Merchant of Venice


SCENE I. Belmont. A room in PORTIA's house.

[Flourish of cornets. Enter the PRINCE of MOROCCO, and his


PORTIA, NERISSA, and Others of her train.]

PRINCE OF Morocco.

Mislike me not for my complexion,

The shadow'd livery of the burnish'd sun,

To whom I am a neighbour, and near bred.

Bring me the fairest creature northward born,

Where Phoebus' fire scarce thaws the icicles,

And let us make incision for your love

To prove whose blood is reddest, his or mine.

I tell thee, lady, this aspect of mine

Hath fear'd the valiant; by my love, I swear

The best-regarded virgins of our clime

Have lov'd it too. I would not change this hue,

Except to steal your thoughts, my gentle queen.


In terms of choice I am not solely led

By nice direction of a maiden's eyes;

Besides, the lottery of my destiny

Bars me the right of voluntary choosing;

But, if my father had not scanted me

And hedg'd me by his wit, to yield myself

His wife who wins me by that means I told you,

Yourself, renowned Prince, then stood as fair

As any comer I have look'd on yet

For my affection.


Even for that I thank you:

Therefore, I pray you, lead me to the caskets

To try my fortune. By this scimitar, -

That slew the Sophy and a Persian prince,

That won three fields of Sultan Solyman, -

I would o'erstare the sternest eyes that look,

Outbrave the heart most daring on the earth,

Pluck the young sucking cubs from the she-bear,

Yea, mock the lion when he roars for prey,

To win thee, lady. But, alas the while!

If Hercules and Lichas play at dice

Which is the better man, the greater throw

May turn by fortune from the weaker hand:

So is Alcides beaten by his page;

And so may I, blind Fortune leading me,

Miss that which one unworthier may attain,

And die with grieving.


You must take your chance,

And either not attempt to choose at all,

Or swear before you choose, if you choose wrong,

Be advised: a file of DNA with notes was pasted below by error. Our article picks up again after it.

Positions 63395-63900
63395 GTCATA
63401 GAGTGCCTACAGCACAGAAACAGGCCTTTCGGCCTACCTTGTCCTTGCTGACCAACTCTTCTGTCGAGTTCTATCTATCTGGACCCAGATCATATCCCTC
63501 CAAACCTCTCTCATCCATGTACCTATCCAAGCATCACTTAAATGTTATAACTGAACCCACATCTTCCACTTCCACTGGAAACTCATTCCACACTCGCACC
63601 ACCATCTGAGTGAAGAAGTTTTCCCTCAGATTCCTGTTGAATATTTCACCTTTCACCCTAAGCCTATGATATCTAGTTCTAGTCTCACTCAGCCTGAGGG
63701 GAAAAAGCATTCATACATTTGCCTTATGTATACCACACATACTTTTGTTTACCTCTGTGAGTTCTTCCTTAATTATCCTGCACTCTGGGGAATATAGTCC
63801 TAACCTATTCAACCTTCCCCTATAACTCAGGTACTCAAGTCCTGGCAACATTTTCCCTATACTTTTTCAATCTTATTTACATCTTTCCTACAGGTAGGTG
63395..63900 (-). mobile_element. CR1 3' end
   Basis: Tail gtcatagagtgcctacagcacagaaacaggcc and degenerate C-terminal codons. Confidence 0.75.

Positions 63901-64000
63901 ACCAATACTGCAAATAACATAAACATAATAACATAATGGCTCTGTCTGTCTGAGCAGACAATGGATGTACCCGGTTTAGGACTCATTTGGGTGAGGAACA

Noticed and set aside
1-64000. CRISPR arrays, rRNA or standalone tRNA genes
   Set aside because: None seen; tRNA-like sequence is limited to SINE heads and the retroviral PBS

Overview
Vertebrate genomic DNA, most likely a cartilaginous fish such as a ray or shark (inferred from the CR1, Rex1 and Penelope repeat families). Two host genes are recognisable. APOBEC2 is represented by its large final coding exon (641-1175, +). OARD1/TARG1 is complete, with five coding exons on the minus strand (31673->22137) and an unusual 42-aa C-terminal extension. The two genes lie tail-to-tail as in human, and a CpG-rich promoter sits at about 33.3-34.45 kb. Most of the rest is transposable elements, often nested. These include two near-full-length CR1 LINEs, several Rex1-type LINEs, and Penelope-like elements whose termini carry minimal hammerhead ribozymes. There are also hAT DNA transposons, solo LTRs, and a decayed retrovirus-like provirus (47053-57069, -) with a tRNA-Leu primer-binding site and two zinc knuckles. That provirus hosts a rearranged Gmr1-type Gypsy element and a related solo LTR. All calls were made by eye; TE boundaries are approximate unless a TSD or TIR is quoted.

Never to speak to lady afterward

In way of marriage; therefore be advis'd.


Nor will not; come, bring me unto my chance.


First, forward to the temple: after dinner

Your hazard shall be made.


Good fortune then!

To make me blest or cursed'st among men!

[Cornets, and exeunt.]

SCENE 2. Venice. A street



Certainly my conscience will serve me to run from this

Jew my master. The fiend is at mine elbow and tempts me, saying

to me 'Gobbo, Launcelot Gobbo, good Launcelot' or 'good Gobbo' or

'good Launcelot Gobbo, use your legs, take the start, run away.'

My conscience says 'No; take heed, honest Launcelot, take heed,

honest Gobbo' or, as aforesaid, 'honest Launcelot Gobbo, do not

run; scorn running with thy heels.' Well, the most courageous

fiend bids me pack. 'Via!' says the fiend; 'away!' says the

fiend. 'For the heavens, rouse up a brave mind,' says the fiend

'and run.' Well, my conscience, hanging about the neck of my

heart, says very wisely to me 'My honest friend Launcelot, being

an honest man's son' - or rather 'an honest woman's son'; - for

indeed my father did something smack, something grow to, he had a

kind of taste; - well, my conscience says 'Launcelot, budge not.'

'Budge,' says the fiend. 'Budge not,' says my conscience.

'Conscience,' say I, (you counsel well.' 'Fiend,' say I, 'you

counsel well.' To be ruled by my conscience, I should stay with

the Jew my master, who, God bless the mark! is a kind of devil;

and, to run away from the Jew, I should be ruled by the fiend,

who, saving your reverence! is the devil himself. Certainly the

Jew is the very devil incarnal; and, in my conscience, my

conscience is but a kind of hard conscience, to offer to counsel

me to stay with the Jew. The fiend gives the more friendly

counsel: I will run, fiend; my heels are at your commandment; I

will run.

[Enter OLD GOBBO, with a basket]


Master young man, you, I pray you; which is the way to Master



[Aside] O heavens! This is my true-begotten father, who, being


than sand-blind, high-gravel blind, knows me not: I will try

confusions with him.


Master young gentleman, I pray you, which is the way to Master



Turn up on your right hand at the next turning, but, at

the next turning of all, on your left; marry, at the very next

turning, turn of no hand, but turn down indirectly to the Jew's



Be God's sonties, 'twill be a hard way to hit. Can you tell

me whether one Launcelot, that dwells with him, dwell with him or



Talk you of young Master Launcelot? [Aside] Mark me

now; now will I raise the waters. Talk you of young Master



No master, sir, but a poor man's son; his father, though I

say't, is an honest exceeding poor man, and, God be thanked, well

to live.


Well, let his father be what 'a will, we talk of young

Master Launcelot.


Your worship's friend, and Launcelot, sir.


But I pray you, ergo, old man, ergo, I beseech you, talk

you of young Master Launcelot?


Of Launcelot, an't please your mastership.


Ergo, Master Launcelot. Talk not of Master Launcelot,